Archive for November, 2004
I made it back home yesterday.
We went to Walmart today and I bought the new U2 CD. I haven’t listend to much of it yet, but if it is as good as the rest of their albums, I’ll probably like it.
Well, off to bed.
Saturday, I was productive, homework wise all afternoon. Then we went to Indy on a Pick-A-Date. For the Pick-A-Date we went to Comedy Spotz.
Today, Sunday, I went to church and the pastor’s wife prepared a Thanksgiving style dinner for the college students. It was good. Ashley came over to visit in the afternoon. We had delicious tea and watched Futurama. I also managed to do some minor updates to my website.
Thanksgiving break, here I come (right after a Mod-Sim test)!
We saw this video on Computer Ethics. Definitally worth the time to watch if you are at all concerned about copyright issues, which you should be. Another reason to watch it is its unique style.
Dunn Solutions was on campus interviewing today. I had an interview with them this morning. This was my first interview, ever, so I was nervous. The interview seemed to go pretty well, but it’s hard to tell. We’ll see how it goes. Any way I’m glad the interview is done. Anyone else looking to hire a full time computer programmer?
In other news: I’m experiencing a lull in homework. It truely is amazing. I’m not sure of what to do. Should I work on the things that aren’t do for almost another week?
I’m sure I can find something to do: reinstall Linux on my Linux computer, update my website, watch Futurama, read books, do far off projects or planed-spontaneous trips to IHOP (can one really have planned spontaneity? — you can tell I really am a J as in INTJ) .
Over the weekend I read/saw two things that made me think about how we as Christians engage the culture around us.
First was an artical that Aaron mentioned to me. It is about a journalist from GQ who is a non-Christian. He immersed himself in the American Evangelical subculture for a week. The article chronicles has experiences and thoughts. He is critical of the Christian subculture that creates bad copies of secular things, such as music.
The second was a frontline documentry about advertising. One thing that was especially interesting was the statement that companies are trying to build meaning and community into their products to replace the meaning and community that was traditionally found in churches and schools. Market researches figured this out by studying why people join cults. Another change in advertising over the years has been the shift from appealing to one’s reason (it’s new and improved, works better!) to the more subtle appealing to one’s emotions (use this and you will feel good). It’s scary to think just how much we are influenced by corporate advertising. Even scarier is the fact that political parties are using the same type of things to get people to vote for them.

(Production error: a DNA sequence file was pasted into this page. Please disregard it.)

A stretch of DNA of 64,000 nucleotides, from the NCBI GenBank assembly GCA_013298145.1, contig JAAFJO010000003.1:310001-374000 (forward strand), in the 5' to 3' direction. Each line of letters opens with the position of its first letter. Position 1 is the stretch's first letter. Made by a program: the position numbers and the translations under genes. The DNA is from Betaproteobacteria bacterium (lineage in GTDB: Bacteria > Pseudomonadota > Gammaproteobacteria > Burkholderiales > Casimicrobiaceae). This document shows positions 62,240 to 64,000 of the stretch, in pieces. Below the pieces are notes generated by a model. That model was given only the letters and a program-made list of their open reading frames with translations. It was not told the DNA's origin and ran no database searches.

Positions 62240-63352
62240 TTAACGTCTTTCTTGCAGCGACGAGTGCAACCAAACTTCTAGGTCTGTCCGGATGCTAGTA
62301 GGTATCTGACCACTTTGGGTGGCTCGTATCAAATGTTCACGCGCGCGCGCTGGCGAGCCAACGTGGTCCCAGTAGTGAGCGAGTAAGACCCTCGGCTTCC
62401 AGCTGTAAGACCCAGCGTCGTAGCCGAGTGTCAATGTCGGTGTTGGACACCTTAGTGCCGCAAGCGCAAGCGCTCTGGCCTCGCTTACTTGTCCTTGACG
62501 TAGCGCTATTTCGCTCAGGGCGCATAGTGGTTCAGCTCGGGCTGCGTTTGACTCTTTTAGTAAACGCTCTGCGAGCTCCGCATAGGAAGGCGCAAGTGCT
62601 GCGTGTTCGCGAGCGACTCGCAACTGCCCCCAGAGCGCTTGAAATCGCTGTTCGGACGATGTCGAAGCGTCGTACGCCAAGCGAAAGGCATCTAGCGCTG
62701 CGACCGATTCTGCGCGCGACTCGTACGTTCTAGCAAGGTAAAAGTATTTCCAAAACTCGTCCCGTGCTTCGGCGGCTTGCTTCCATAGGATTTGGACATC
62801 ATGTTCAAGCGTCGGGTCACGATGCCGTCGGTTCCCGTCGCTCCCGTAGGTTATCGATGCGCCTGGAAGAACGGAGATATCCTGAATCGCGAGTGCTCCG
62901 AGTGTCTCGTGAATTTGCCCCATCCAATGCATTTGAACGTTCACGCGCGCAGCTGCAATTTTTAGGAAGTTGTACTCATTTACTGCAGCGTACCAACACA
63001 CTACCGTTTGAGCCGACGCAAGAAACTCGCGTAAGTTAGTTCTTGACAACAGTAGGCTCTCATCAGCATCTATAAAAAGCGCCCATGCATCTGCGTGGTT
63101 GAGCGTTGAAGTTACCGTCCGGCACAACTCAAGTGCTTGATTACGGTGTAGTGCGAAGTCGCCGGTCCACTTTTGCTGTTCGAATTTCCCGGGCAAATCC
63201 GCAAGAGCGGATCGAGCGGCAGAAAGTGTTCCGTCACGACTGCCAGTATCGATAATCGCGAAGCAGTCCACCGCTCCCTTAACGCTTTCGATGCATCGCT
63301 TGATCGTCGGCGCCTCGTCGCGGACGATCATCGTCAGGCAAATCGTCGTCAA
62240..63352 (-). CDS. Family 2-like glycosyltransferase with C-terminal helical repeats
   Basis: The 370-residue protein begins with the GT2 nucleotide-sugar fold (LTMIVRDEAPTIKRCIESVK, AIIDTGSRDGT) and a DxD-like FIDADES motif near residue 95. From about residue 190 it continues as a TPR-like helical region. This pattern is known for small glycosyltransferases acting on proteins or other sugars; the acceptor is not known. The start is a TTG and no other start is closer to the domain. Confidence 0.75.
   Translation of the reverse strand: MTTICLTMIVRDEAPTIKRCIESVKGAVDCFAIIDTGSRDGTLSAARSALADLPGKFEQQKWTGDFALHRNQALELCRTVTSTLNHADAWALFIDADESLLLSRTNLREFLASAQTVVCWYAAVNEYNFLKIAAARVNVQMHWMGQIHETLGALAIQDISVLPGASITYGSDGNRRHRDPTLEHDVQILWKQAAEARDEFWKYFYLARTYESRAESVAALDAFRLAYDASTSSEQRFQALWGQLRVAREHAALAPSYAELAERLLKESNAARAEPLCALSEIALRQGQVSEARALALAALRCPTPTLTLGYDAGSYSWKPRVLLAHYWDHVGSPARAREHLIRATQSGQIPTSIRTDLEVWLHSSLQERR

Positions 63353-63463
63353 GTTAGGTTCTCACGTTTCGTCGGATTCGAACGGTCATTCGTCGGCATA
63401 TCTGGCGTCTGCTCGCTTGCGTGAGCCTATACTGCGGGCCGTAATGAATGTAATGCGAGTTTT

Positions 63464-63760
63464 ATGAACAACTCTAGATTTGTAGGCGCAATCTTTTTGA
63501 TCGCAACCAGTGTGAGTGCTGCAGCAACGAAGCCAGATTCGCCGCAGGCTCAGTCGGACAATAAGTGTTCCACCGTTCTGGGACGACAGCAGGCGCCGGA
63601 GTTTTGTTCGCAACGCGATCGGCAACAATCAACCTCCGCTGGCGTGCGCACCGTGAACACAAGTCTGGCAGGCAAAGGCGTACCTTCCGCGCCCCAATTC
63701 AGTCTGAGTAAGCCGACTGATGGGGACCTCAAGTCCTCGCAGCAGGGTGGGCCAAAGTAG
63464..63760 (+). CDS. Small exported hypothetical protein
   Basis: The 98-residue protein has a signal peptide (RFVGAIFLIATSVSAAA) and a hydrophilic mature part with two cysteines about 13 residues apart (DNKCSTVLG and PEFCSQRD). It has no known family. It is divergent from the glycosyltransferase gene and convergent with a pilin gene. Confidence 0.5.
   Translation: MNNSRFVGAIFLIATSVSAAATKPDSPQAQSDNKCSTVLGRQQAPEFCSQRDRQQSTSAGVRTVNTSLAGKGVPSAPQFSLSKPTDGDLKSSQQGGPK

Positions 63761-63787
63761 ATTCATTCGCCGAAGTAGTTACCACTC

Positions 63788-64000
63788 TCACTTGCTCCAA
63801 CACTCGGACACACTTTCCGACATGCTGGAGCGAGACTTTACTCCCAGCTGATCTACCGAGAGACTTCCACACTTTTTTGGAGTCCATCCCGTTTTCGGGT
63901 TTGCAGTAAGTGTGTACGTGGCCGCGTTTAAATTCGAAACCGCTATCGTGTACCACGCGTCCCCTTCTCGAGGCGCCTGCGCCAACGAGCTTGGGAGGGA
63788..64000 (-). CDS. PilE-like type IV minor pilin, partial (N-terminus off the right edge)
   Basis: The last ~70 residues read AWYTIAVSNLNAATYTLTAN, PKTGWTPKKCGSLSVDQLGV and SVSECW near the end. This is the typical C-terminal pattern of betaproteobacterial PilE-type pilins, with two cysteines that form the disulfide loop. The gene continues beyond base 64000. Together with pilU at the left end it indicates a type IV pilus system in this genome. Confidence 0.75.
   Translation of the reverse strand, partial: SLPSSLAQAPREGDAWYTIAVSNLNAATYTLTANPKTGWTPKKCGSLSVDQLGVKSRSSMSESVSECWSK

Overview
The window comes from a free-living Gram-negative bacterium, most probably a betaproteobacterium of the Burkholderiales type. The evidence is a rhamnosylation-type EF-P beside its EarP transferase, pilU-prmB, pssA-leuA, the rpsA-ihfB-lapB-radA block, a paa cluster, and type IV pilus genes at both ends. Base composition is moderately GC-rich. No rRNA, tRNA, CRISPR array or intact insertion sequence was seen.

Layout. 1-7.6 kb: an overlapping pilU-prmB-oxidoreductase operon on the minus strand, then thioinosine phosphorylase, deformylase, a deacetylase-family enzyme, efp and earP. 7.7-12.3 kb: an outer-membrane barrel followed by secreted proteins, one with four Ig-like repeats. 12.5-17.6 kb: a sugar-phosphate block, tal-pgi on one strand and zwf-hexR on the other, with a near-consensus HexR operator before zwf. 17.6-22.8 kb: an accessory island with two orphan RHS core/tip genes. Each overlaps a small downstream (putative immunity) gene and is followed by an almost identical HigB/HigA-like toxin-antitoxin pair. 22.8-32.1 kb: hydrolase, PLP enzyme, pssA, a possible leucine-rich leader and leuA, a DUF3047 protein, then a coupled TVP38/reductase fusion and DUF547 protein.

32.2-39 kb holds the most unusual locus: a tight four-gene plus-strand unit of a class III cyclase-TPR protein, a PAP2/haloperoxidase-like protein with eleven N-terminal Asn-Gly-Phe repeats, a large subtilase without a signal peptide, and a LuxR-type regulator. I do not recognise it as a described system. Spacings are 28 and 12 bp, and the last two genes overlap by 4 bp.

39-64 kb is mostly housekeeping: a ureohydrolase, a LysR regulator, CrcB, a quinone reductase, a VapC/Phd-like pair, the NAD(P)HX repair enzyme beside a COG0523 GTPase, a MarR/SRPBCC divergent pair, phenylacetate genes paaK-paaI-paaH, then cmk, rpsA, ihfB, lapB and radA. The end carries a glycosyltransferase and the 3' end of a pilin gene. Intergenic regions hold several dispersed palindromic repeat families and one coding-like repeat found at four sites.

Many things to think about.
John Stott has been around campus the past few days. He spoke in chapel today and Wednesday. When I was in London last January, I was able to visit his church, All Souls Church. I don’t think he spoke the day I went, but still a good experience. I really appreciate his urging for balance in Christianity. He also advocates thinking about issues. Too often, I think Christians except the stereotype that church requires you to check your brain at the door. Emotions have become the standard for Christians, we strive for the spiritual highs, and dread the lows. Emotions are important, but not what we should strive for, while abandoning our minds. Jesus says the greatest command is to ‘Love the Lord your God with all your heart and with all your soul and with all your mind.’ Matthew 22:37 NIV.
I think that the church’s abandonment of the mind reflects the American pop culture’s mistrust of intelligence. Today, instead of being wise, or intelligent we are merely knowledgeable at best. Think of school these days. In high school, most of my classes just required me to regurgitate information back to the teacher. Here at Taylor, although better (depending on the professor), the same things happens. Just spit the facts back up and you get an A. No thinking required. We need to strive for a balance. The opposite is true. All thought without emotions becomes hard, cold and uncaring. Hence people that think about things, computers, literature, politics, math, physics, society, etc are labeled as ‘nerds’ and ‘geeks’ and become uncool.
The logical outworking of this lack of thought is ‘do whatever feels good’ even if it hurts people or yourself. Don’t think about it, ‘Just do it’. ‘Live for the moment’. etc…